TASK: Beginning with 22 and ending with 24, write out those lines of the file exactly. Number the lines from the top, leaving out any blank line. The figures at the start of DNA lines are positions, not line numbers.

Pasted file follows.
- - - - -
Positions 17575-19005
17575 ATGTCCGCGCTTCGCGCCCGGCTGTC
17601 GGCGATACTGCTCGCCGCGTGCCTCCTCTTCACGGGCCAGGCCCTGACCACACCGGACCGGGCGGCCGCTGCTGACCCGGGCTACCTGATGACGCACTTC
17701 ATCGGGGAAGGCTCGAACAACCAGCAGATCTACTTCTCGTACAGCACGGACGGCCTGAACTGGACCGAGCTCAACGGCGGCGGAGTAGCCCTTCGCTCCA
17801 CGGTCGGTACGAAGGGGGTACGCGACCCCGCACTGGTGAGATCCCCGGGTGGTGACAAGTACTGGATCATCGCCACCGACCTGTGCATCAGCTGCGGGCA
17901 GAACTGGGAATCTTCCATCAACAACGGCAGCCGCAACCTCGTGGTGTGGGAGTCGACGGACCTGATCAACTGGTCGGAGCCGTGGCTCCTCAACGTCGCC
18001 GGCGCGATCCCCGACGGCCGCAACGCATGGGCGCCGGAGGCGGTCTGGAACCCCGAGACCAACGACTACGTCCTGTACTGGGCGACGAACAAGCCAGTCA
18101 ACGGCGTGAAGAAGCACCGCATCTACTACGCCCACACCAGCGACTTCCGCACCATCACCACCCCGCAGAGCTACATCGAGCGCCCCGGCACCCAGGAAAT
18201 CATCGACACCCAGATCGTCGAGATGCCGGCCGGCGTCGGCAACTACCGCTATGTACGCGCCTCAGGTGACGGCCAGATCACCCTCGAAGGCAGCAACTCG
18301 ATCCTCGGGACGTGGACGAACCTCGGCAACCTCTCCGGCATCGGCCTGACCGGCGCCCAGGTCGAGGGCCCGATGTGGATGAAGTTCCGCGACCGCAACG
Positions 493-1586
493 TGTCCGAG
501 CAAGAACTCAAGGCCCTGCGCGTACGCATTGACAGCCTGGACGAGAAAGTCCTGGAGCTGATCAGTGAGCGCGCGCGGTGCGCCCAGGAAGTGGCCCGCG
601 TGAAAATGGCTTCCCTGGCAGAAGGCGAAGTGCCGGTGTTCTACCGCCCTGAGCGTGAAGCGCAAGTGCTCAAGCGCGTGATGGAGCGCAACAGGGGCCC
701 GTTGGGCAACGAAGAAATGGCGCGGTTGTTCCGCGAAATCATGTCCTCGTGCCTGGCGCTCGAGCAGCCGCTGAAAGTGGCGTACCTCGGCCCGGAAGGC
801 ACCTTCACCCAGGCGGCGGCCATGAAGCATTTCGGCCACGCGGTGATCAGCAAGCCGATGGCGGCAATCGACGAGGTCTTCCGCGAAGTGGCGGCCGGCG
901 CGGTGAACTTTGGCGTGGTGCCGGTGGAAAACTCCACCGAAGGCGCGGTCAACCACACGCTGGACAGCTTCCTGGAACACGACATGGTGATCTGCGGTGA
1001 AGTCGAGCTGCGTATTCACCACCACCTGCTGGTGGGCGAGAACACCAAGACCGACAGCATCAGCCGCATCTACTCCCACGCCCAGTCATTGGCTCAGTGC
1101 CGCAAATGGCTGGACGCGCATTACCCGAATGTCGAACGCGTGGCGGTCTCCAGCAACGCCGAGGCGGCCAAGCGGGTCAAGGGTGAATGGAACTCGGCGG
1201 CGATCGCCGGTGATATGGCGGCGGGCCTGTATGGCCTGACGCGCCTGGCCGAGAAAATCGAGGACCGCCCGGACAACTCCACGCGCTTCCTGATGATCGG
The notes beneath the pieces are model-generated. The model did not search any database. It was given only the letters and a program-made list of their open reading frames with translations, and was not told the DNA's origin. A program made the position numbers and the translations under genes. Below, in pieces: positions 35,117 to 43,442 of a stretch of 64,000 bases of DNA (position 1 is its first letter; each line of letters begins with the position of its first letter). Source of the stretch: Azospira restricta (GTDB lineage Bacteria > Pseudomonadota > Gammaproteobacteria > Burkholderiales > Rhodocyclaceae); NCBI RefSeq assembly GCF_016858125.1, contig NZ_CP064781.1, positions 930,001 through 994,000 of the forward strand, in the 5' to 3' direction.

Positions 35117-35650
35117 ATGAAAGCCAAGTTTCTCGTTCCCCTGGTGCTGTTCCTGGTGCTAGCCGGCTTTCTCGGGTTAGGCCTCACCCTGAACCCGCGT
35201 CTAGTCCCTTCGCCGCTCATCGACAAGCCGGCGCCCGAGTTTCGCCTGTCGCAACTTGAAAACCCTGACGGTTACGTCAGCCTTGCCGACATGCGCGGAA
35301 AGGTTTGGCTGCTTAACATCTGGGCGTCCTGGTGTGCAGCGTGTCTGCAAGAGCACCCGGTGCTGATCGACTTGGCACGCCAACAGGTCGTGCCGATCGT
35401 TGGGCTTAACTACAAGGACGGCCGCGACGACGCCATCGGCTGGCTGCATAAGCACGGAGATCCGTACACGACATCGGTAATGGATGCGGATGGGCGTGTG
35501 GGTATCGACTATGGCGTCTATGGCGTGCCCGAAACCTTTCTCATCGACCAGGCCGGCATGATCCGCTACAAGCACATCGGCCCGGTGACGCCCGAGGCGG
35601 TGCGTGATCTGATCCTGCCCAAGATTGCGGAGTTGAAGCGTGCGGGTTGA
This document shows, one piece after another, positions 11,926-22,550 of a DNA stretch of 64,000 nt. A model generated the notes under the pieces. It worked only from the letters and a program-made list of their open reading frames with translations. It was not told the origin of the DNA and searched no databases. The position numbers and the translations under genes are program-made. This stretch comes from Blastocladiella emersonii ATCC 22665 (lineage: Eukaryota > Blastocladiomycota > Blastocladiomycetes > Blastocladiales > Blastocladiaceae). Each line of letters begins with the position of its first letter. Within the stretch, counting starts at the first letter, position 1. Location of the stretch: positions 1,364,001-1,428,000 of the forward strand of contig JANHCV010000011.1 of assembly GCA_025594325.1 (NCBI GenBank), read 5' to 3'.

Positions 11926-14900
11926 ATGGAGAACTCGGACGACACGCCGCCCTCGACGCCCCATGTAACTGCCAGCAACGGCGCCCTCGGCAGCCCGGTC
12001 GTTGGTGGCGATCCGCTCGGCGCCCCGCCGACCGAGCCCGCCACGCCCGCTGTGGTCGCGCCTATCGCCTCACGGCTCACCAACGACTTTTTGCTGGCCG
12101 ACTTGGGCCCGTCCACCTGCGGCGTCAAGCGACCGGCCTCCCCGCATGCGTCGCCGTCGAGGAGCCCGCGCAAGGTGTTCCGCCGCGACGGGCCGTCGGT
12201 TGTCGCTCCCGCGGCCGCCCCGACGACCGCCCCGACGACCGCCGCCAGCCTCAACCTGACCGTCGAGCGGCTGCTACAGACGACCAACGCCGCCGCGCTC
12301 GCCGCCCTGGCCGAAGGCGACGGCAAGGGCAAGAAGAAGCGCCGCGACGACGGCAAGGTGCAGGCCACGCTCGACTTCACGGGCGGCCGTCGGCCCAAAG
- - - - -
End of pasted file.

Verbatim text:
Positions 35117-35650
35117 ATGAAAGCCAAGTTTCTCGTTCCCCTGGTGCTGTTCCTGGTGCTAGCCGGCTTTCTCGGGTTAGGCCTCACCCTGAACCCGCGT
35201 CTAGTCCCTTCGCCGCTCATCGACAAGCCGGCGCCCGAGTTTCGCCTGTCGCAACTTGAAAACCCTGACGGTTACGTCAGCCTTGCCGACATGCGCGGAA